Nana and Paw Paw, lessons in person-centered care

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Renee Kinder
Renee Kinder

Fresh cut flowers appear on my front steps and there is no question in my mind as to whom they are from.

My mother-in-law, otherwise known as Nana, a superior example for the provision of person-centered care.

Person-centered care, as defined in the updated State Operations Manual Appendix PP, means to focus on the resident as the locus of control and support the resident in making their own choices and having control over their daily lives.

I have not even finished my first cup of coffee, I am a touch grouchy from our family's morning routine and yet she has already completed her grocery shopping while managing to find the perfect bouquet to brighten my day.

As we all prepare for the upcoming Phase 2 Requirements of Participation with an increased focus on comprehensive person-centered care planning, we could all learn a few things from my in-laws.

What I have learned from them is that we often can realize preferences and wishes through observation and listening.

What I mean to say is that we do not need an exclusive list of probing questions or excessive interviews to learn about an individual resident's wishes.

My father-in-law, for example, knows that I like my coffee strong, blazing hot and black, whereas my dear husband to this day will still ask if I want flavored creamer. Paw Paw knows this from watching me over the years and from us drinking coffee together.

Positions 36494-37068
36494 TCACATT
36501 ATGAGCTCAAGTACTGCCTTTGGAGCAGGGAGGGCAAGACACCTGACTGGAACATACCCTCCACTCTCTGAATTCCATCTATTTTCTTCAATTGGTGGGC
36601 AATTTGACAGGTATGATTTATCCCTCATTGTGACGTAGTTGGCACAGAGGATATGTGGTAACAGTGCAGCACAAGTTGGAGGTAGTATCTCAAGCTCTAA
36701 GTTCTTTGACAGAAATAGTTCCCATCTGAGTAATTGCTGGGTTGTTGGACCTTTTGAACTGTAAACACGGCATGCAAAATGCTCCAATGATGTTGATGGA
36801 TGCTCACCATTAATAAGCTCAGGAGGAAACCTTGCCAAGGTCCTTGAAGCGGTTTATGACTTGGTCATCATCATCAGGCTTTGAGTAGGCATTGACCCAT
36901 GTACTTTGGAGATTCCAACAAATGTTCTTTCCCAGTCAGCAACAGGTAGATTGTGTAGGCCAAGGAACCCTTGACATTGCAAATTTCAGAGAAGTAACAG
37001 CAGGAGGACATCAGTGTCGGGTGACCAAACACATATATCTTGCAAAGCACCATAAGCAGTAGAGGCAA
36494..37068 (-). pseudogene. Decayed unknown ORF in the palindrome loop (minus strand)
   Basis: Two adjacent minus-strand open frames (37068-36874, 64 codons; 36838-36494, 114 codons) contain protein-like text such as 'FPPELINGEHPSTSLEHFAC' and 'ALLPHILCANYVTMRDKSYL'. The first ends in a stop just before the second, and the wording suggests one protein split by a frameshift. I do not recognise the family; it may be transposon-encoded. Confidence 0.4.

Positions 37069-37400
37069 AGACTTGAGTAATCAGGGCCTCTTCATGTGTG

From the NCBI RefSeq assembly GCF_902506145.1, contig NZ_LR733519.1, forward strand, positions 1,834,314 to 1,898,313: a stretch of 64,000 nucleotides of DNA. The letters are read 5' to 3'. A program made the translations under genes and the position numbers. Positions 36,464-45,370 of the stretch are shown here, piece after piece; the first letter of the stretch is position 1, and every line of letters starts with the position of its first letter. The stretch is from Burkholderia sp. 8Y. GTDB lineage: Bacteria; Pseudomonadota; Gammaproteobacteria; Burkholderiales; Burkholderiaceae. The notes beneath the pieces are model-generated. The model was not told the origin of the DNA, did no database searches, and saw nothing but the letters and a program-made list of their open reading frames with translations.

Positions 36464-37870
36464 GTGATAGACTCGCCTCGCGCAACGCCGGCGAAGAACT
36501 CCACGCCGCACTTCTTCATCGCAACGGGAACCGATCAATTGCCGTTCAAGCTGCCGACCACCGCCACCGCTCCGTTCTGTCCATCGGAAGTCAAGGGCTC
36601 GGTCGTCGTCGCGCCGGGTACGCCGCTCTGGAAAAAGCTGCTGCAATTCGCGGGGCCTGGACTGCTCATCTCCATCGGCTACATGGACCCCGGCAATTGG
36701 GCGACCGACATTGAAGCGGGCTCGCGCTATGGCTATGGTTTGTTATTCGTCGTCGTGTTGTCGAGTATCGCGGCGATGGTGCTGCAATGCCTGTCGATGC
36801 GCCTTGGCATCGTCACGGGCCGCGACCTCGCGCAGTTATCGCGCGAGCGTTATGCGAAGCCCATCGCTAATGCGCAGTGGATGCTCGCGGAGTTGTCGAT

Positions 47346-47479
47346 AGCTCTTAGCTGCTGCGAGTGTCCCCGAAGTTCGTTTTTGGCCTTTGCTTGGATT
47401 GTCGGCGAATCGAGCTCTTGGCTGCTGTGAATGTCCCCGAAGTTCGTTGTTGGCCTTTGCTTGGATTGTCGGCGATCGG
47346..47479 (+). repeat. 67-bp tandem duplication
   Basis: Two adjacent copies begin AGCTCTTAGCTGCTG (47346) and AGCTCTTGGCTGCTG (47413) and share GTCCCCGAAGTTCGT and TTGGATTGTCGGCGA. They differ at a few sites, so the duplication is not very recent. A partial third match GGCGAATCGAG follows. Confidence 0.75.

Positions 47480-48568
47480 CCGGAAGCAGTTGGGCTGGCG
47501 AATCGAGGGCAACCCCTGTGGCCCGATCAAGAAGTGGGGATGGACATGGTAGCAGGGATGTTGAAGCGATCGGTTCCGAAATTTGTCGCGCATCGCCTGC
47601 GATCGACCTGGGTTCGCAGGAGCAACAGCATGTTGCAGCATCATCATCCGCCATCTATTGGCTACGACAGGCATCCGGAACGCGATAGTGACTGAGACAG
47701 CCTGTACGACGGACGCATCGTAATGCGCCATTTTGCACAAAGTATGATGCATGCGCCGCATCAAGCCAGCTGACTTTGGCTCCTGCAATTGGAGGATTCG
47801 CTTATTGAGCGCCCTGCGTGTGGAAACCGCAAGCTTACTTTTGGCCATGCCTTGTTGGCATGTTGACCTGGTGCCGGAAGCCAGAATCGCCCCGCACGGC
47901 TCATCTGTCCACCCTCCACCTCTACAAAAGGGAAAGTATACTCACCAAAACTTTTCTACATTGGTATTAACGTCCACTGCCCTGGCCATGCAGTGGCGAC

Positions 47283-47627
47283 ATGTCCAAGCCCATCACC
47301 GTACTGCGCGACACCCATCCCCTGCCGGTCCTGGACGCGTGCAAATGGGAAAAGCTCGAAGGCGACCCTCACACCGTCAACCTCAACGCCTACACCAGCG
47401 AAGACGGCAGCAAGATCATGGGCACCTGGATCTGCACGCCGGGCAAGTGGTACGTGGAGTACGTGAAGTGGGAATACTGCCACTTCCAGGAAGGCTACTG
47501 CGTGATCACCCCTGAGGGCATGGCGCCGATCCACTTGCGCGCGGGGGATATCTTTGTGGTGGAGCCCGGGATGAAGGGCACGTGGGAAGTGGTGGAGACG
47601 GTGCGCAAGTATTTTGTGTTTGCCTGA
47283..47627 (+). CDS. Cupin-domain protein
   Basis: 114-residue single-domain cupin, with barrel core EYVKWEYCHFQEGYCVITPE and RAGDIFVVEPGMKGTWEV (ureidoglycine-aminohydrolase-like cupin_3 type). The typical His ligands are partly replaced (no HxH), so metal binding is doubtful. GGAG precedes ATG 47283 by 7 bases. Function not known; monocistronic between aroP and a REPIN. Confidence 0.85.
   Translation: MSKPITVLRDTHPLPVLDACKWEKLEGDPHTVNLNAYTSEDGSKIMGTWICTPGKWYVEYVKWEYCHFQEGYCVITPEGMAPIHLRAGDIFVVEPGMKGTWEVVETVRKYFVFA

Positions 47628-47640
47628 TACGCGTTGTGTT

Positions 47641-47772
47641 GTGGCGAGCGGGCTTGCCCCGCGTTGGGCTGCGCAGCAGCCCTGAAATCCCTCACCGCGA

When I travel and arrive home late, my mother-in-law will have the entire house set up exactly, and to be honest more precisely, as I would in preparation for the next day. Five dining room chairs each holding a backpack, covered by five pairs of khakis, five shirts and 10 socks. She will even have the kitchen table set with five bowls and five spoons in preparation for morning cereal.

I dare you to try and find a stitch of dirty laundry, an unclean dish, or so much as a molecule of a crumb on the floor after they have cared for our children at home. They do everything in their power to make sure I don't have to come home and “worry” about the house.

Family meals with Nana and Paw Paw carry a similar theme: multiple versions of the same dish based on individual family preferences, special cups and utensils for the children, insistence on others sitting and eating first while they circle tables making sure everyone has exactly what they need.

Exhausting, yes. They set a very high bar for caregiving.

Last week, my husband and I arrived home after midnight, following the American Healthcare conference. Nana opened the door with a smile, Paw Paw let us know when he last walked the dogs and then my mother-in-law said, “I am going to go to sleep for three days.”

Yeah, right.

The next day she was hosting extended family for a meal, pot roast with carrots and potatoes and all the fixings.

Just the way we all like it.

Because she would not have it any other way.

Renee Kinder, MS, CCC-SLP, RAC-CT currently serves as Director of Clinical Education for Encore! Rehabilitation www.encorerehabilitation.com  and acts as Gerontology Professional Development Manager for the American Speech Language Hearing Association (ASHA).

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Rehab Realities is written by Renee Kinder, MS, CCC-SLP, RAC-CT.  She currently serves as Director of Clinical Education for Encore Rehabilitation and acts as editor of Perspectives on Gerontology, a publication of the American Speech Language Hearing Association.

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